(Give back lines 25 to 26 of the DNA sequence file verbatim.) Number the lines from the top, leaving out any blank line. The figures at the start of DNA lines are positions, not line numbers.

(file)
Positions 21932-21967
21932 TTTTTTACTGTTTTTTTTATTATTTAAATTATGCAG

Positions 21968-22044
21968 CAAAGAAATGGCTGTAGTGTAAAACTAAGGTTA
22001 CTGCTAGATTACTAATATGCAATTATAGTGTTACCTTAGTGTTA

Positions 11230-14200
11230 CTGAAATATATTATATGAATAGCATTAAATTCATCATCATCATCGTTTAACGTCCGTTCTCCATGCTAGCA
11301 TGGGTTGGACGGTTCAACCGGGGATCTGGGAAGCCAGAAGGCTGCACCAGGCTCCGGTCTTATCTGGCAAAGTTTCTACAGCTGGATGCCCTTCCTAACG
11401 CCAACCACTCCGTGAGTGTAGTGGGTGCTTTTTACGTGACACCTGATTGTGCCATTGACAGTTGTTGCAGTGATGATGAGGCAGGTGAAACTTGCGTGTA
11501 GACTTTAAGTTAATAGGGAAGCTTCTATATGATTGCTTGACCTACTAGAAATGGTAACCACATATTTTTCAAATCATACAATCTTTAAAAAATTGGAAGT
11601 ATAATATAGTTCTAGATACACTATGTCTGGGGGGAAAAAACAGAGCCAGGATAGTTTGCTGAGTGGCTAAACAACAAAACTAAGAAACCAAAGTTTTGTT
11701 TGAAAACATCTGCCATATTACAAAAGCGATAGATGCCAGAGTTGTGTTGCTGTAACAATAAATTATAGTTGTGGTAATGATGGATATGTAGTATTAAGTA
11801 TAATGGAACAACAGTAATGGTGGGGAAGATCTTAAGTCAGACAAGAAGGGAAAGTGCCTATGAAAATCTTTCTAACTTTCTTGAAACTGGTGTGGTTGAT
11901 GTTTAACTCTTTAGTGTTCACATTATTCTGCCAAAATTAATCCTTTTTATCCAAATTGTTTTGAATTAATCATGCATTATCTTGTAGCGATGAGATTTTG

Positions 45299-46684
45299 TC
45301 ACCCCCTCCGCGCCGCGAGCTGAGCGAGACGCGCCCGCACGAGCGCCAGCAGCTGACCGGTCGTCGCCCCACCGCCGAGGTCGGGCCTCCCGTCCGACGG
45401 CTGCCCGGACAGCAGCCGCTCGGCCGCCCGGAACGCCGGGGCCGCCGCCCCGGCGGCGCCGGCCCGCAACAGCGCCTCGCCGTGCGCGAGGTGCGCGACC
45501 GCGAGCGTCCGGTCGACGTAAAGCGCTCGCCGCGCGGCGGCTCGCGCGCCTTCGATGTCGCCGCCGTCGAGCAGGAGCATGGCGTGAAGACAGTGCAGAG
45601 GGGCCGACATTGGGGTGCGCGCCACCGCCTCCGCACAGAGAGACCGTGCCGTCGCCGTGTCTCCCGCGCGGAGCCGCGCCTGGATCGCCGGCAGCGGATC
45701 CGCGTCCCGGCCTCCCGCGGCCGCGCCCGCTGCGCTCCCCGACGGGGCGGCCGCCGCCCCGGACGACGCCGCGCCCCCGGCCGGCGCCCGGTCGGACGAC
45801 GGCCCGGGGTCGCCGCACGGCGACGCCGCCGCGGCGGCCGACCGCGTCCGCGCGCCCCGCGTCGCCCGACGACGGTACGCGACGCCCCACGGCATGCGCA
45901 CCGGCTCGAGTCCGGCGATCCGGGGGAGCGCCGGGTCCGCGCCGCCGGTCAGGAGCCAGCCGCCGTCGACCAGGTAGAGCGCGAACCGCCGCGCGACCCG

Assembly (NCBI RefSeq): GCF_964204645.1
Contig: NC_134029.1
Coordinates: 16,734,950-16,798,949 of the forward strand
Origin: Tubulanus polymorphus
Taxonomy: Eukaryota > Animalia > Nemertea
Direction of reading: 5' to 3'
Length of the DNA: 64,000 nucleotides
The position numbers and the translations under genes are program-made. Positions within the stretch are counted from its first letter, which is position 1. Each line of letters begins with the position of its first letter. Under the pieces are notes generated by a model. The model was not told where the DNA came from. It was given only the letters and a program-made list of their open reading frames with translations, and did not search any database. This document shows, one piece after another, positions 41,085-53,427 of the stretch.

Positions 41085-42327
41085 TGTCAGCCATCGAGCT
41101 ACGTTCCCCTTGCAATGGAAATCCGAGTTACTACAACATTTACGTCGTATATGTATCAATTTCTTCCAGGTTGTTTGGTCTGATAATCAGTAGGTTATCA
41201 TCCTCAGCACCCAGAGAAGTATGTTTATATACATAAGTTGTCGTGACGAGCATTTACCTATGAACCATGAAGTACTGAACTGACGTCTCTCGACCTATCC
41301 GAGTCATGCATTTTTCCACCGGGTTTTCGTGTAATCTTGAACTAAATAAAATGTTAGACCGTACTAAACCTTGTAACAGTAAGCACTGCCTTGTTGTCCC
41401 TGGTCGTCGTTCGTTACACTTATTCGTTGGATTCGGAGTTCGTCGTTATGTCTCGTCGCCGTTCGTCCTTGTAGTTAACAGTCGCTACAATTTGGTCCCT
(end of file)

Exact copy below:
Contig: NC_134029.1
Coordinates: 16,734,950-16,798,949 of the forward strand